AUDIO of Matt Kelley’s interview with Tony Orlando runs 4:35

“Visionary” new diabetes research center to open at University of Iowa

PBDB_8010 copyA new research center will be dedicated this weekend at the University of Iowa which promises to be innovative in its goal of finding treatments and a cure for diabetes, an epidemic that afflicts one in every 12 Iowans.

The center’s director, Dr. Dale Abel, says there will be 15 separate labs in the single facility that will all be working independently — yet together.

“It is very broad-based,” Dr. Abel says. “It really runs the spectrum from fundamental science and discovery at the level of molecules and genes and so forth all the way up to studies across populations. So, it really goes, as we say, from bench to bedside and hopefully, back to the bench as well.”

Each of the 15 labs will be run by a U-of-I professor who’ll have a staff of between five and 20, in addition to dozens of other researchers on the Iowa City campus who will remain in their current labs.

“The goal really is to bring together individuals who ordinarily wouldn’t spontaneously talk to each other,” Abel says. “So, within our group we have people who are eye specialists, we have people who are kidney specialists, people who are heart specialists, people who are diabetes specialists, people who are molecular biologists. We are all working together. We meet every week, for example.”

The center features 20,000 square feet of advanced research space with cutting-edge medical equipment and Abel says it will employ “visionary” techniques that will, it’s hoped, lead to breakthroughs.

“We are bringing together a broad base of people and the way that research moves forward is to bring together people who ordinarily wouldn’t talk to each other and get them to talk about their common problems,” Abel says. “That’s where the really creative ideas begin to come out which is really the way that you can leapfrog towards major advancements.”

The center will take up two floors of the new Pappajohn Biomedical Discovery Building. Abel says the university has devoted at least $25-million to creating the facility, in addition to a $25-million donation from the Fraternal Order of Eagles which will be devoted only to research.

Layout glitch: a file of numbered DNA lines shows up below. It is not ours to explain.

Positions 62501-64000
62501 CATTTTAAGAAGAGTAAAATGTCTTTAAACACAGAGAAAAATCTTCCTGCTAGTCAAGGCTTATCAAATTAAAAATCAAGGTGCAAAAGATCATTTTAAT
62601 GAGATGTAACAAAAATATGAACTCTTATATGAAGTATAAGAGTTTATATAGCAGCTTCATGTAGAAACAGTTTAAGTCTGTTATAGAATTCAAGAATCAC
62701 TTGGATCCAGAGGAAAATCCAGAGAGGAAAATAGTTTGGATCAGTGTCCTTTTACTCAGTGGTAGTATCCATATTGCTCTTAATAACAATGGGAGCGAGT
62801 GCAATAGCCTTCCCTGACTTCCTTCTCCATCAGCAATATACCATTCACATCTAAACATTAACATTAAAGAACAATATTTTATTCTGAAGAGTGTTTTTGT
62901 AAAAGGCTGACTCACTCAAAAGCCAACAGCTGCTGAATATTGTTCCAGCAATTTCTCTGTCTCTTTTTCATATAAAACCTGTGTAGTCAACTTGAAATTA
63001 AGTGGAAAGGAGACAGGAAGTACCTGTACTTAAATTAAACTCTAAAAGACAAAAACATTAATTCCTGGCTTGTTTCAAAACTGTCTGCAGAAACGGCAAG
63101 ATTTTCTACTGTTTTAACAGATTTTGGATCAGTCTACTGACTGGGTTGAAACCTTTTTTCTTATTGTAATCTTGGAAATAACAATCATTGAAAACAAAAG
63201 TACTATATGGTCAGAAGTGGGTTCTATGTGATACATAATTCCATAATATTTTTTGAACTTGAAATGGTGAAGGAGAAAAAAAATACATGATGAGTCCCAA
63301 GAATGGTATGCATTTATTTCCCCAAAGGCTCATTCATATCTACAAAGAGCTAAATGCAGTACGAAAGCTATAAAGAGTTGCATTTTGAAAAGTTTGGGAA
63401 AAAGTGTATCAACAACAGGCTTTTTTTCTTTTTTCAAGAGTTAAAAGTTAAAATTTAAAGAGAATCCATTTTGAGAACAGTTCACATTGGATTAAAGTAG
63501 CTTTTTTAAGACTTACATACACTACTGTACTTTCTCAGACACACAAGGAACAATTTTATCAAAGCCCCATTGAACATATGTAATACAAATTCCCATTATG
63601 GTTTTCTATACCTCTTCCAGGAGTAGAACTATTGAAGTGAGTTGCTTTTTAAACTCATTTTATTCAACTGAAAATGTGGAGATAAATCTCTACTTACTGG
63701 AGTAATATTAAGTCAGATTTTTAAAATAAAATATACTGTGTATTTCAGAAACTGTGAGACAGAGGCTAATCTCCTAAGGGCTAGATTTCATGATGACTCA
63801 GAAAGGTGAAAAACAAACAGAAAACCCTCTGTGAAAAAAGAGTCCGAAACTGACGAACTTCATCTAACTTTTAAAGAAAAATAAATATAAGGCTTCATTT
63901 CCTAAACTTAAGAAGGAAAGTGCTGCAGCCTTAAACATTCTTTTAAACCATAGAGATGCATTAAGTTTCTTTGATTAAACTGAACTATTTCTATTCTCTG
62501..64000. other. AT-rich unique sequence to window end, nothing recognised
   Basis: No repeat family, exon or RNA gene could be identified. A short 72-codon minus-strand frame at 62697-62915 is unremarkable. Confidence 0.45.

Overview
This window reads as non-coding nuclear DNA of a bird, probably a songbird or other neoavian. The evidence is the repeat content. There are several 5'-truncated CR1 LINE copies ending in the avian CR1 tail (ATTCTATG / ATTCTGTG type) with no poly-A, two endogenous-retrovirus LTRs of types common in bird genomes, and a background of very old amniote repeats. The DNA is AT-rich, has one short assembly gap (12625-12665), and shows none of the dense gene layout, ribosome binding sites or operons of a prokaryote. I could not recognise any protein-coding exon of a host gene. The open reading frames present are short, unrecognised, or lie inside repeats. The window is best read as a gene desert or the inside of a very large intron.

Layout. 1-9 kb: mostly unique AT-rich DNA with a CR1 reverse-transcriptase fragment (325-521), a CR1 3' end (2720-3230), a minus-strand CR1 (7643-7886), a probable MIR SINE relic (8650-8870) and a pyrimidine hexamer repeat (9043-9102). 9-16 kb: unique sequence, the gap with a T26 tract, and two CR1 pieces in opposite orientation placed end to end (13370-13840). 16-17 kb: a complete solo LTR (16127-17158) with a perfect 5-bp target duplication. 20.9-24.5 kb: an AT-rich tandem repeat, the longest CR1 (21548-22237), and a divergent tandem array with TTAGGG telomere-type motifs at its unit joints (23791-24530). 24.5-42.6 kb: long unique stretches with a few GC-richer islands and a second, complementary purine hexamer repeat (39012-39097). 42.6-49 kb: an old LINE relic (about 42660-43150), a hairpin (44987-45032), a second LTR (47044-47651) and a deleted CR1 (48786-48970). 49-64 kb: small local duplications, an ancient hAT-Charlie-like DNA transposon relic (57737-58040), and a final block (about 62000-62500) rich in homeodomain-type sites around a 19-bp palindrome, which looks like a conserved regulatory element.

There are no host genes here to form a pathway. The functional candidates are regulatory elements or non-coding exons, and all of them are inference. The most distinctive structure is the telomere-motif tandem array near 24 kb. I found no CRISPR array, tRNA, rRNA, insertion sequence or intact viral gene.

The dedication ceremony will be held Saturday at 11 AM.


Ice Bucket Challenge goes viral, Iowa ALS leaders stunned (VIDEO)

IceBucketChallengeIt seems everybody’s got a video on social media lately, having a bucket of ice water dumped on their heads — captains of industry, Hollywood celebrities, Iowa’s governor (see video below), or your neighbor down the street.

The Ice Bucket Challenge was launched late last month as a way to raise awareness and funds for research into what’s known as Lou Gehrig’s disease or ALS.

Abbi Costigan, coordinator of the Iowa chapter of the ALS Association, says the response has been completely unexpected and overwhelming.

“There is not one person from our chapters or nationwide that was even prepared for something like this,” Costigan says. “It’s been absolutely amazing to see the support of people who didn’t even know what Lou Gehrig’s disease was or that our chapters existed.”

The challenge has spread very quickly through websites like Facebook. Once challenged, you can either dump a bucket of ice water on your head and donate at least ten dollars toward ALS research and challenge three more people — or skip the challenge and donate 100 dollars.

Costigan says the first challenge she’s aware of was on July 29th, just three weeks ago. Since then, many thousands around the planet have accepted the challenge and written checks. The money is streaming in.

“I know it goes up and down because we’re getting donations every day,” she says, “but the last number I heard was about $41.8 million.”

ALS stands for Amyotrophic Lateral Sclerosis. It’s a motor neuron disease, first described in 1869. It usually attacks both upper and lower motor neurons and causes degeneration throughout the brain and spinal cord. Once diagnosed, life expectancy is usually only two to five years.

While the cause of ALS is not completely understood, Costigan says the last decade has brought a wealth of new scientific understanding about the disease that provides hope for the future. The sudden awareness of this killer disease — and the outpouring of support — is something Costigan can only describe as stunning.

“It gives me goosebumps,” Costigan says. “ALS has been around. We just celebrated 75 years since Lou Gehrig’s speech and to think this disease has been around for this long and it’s not until the year 2014 that we’ve had something like this go viral.”

About 250 Iowans are afflicted with ALS at any one time. Learn more about the disease and The Ice Bucket Challenge at: